Different lenses will have different numbers on them, but regardless of which numbers are on a lens, they can still be pretty confusing if you’re not sure what they all mean. Fortunately, it’s not too difficult to figure out! Let’s take a few minutes to look at those numbers and decipher their meaning.
We’ll use the Nikon 18-55mm kit lens as an example for this post, but once we break down the numbers on the lens and examine what they mean, it’ll be pretty easy for you translate those curious numbers on whichever lens you happen to shoot with.
Focal Length: 18-55mm
Looking at the image above, find the sequence of numbers that are just under the Nikon DX logo. See where it says, AF-S NIKKOR 18-55mm 1:3.5-5.6G? The 18-55mm is the focal length of the lens. In this case, we’re looking at a zoom lens which has a range of focal lengths that are 18mm at the widest, but can zoomed all the way to 55mm. If you have a prime lens (one that doesn’t zoom), you’ll most likely only see one number there meaning your focal length is fixed to that length. For example, 50mm, 105mm, etc.)
You’ve probably already put together that the “mm” stands for millimeter, but if you’re curious about what that’s actually measuring it’s measuring the distance between your camera’s sensor and the point of convergence of the lens. When zoomed all the way out to 18mm, the point of convergence of the lens above will be 18 millimeters away from the camera’s sensor. As you zoom out, the point of convergence moves farther from the sensor (and that increased distance is what creates the zoom effect).
Another point of interest while we’re talking about focal length, is that if you use a lens intended for use on full frame cameras on a crop sensor/APS-C camera, the focal length of the lens will increase by approx. 1.5 times (depending on the camera you are using).
Maximum Aperture: 1:3.5-5.6
The set of numbers that follow the focal length reveal the maximum possible aperture (or f number) for that lens. The 1: that appears before the 3.5 is there because we measure f stops in ratios, you can typically disregard the 1: altogether. The next numbers we see are 3.5-5.6. That is the range of maximum apertures the lens is capable of depending on what focal length you are shooting at. In this case, if you are shooting with the Nikon 18-55 at the widest possible focal length of 18mm, the maximum (widest) aperture you can open the lens up to is f3.5. As you zoom the lens to longer focal lengths, the maximum aperture will decrease. The 5.6 on this lens tells us that at it’s longest focal length of 55mm, the widest you will be able to open your aperture to is f5.6.
Remember, the smaller the f number, the larger the aperture is. The larger the aperture, the more light it lets through. F 3.5 is a larger opening than f5.6, thus f3.5 lets more light into the camera, which makes it a “faster” lens. Lenses with small apertures are generally more desirable for this reason and some lenses will have apertures as wide as f.1,2 or even f .8!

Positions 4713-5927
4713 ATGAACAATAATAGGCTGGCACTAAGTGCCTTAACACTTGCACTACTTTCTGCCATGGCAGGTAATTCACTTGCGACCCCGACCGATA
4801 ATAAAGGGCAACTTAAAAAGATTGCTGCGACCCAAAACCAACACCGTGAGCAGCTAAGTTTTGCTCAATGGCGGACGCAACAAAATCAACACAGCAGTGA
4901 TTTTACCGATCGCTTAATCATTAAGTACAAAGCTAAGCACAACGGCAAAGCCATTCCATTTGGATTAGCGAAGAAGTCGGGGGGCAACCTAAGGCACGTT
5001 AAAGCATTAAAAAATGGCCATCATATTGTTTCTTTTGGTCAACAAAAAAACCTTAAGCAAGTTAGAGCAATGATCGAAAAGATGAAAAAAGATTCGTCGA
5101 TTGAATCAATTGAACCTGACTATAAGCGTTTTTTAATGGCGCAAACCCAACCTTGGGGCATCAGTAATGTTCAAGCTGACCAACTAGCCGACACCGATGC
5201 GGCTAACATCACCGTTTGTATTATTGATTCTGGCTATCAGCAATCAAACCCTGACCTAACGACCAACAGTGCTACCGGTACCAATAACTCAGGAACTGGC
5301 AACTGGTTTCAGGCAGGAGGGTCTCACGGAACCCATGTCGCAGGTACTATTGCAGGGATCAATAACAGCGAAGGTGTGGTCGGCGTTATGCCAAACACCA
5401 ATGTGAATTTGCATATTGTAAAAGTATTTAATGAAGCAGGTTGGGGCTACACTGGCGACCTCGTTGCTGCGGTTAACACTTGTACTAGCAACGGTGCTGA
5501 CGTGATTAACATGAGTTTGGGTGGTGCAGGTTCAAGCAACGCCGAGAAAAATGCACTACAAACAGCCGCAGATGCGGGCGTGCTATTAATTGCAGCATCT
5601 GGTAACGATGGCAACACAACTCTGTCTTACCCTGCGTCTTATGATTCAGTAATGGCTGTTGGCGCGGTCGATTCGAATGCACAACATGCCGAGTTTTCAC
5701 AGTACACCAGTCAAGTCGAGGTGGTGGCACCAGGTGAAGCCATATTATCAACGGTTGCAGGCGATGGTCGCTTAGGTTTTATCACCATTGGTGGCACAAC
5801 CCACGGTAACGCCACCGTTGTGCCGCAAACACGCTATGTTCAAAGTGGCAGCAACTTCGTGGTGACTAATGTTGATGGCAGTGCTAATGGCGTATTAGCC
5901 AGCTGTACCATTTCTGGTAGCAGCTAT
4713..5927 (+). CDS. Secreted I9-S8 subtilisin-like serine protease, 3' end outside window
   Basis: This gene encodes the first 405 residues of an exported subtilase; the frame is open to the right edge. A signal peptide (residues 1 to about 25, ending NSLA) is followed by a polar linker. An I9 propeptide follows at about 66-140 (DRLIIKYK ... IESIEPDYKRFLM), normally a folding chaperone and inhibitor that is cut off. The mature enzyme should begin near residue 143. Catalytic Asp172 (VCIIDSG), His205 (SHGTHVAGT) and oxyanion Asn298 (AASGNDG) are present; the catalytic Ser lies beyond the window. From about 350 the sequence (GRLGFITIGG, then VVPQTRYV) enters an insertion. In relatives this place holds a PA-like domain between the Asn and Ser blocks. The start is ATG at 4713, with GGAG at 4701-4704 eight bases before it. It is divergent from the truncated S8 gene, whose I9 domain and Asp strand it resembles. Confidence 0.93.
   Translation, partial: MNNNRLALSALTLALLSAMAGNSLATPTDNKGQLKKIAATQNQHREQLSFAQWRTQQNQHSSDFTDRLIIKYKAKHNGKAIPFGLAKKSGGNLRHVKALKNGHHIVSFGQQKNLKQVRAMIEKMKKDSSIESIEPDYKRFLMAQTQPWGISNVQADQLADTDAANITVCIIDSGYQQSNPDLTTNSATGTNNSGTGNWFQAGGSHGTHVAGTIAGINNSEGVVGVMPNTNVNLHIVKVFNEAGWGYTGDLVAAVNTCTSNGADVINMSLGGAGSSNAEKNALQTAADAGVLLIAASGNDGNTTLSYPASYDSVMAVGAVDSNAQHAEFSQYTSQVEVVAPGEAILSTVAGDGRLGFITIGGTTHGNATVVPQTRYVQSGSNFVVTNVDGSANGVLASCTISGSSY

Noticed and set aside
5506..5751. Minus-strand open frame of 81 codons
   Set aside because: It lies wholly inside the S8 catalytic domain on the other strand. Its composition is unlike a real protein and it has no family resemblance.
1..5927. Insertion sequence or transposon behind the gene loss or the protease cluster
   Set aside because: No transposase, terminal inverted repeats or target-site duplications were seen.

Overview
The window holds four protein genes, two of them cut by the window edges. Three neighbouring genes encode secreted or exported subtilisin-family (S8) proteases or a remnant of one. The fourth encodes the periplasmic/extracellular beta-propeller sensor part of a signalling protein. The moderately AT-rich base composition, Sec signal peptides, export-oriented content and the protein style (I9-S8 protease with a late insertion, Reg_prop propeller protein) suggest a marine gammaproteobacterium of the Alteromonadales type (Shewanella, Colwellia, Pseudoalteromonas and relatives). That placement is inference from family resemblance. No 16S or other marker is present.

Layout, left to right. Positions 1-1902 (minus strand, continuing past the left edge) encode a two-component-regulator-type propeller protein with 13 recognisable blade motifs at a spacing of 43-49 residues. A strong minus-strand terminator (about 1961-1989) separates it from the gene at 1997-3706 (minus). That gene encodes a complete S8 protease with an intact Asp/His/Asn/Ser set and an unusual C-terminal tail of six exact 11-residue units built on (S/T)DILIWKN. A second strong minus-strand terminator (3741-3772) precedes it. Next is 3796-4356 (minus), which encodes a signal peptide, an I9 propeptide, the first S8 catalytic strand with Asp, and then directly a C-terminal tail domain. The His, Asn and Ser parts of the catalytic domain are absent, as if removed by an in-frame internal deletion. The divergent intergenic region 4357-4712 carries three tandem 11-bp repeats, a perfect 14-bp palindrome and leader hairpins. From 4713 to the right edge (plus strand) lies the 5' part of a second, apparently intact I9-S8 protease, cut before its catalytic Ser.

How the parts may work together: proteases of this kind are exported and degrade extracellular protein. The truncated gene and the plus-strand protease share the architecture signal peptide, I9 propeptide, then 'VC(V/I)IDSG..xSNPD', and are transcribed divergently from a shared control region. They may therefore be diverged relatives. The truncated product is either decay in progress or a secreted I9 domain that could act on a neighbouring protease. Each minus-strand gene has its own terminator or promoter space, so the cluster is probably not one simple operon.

Minimum Focusing Distance: ∞0.28m/0.92ft
Looking at the photo just above, find the series of numbers that are on the bottom left of the front of the lens–the sequence that begins with the infinity symbol (∞). The numbers next to the infinity symbol are the minimum focusing distance of the lens. in other words, this specific lens is capable of focusing on an object that is anywhere from 0.28 meters (or 0.92 feet) away from the camera to infinity.
Filter Size: Ø52
If you see an “Ø” character followed by a number, that number measures the diameter of the lens itself. Mores specifically, it measures the very end of the lens, which is useful to know because this number will also be the size of any lens caps or screw on filters that will the lens. For the Nikon 18-55mm DX, the lens cap size is 52.
Now, What Do Those Letters Mean?!
You’ve probably also noticed a bunch of seemingly random letters grouped in with all those numbers. Depending on which lens you have you’re likely to see letters like VR, IS, USM, and lots of other possible combinations. Of course, all these letters have specific meanings, but this is where things start getting a little tricky to explain. Each brand of lens (Nikon, Canon, Sigma, Tamron, etc…) will all have their own set of abbreviations, as will different models. The abbreviations stand for a variety of things ranging from whether or not they have image stabilization, whether they were designed for use with full frame or crop sensors, the type of glass used, etc.
The best way to find out what the abbreviations on your lens mean is to look them up the manufacturers website or consult the manual that came with the lens. Since most people will only have one or two different brands of lenses, the abbreviations are fairly simple to memorize.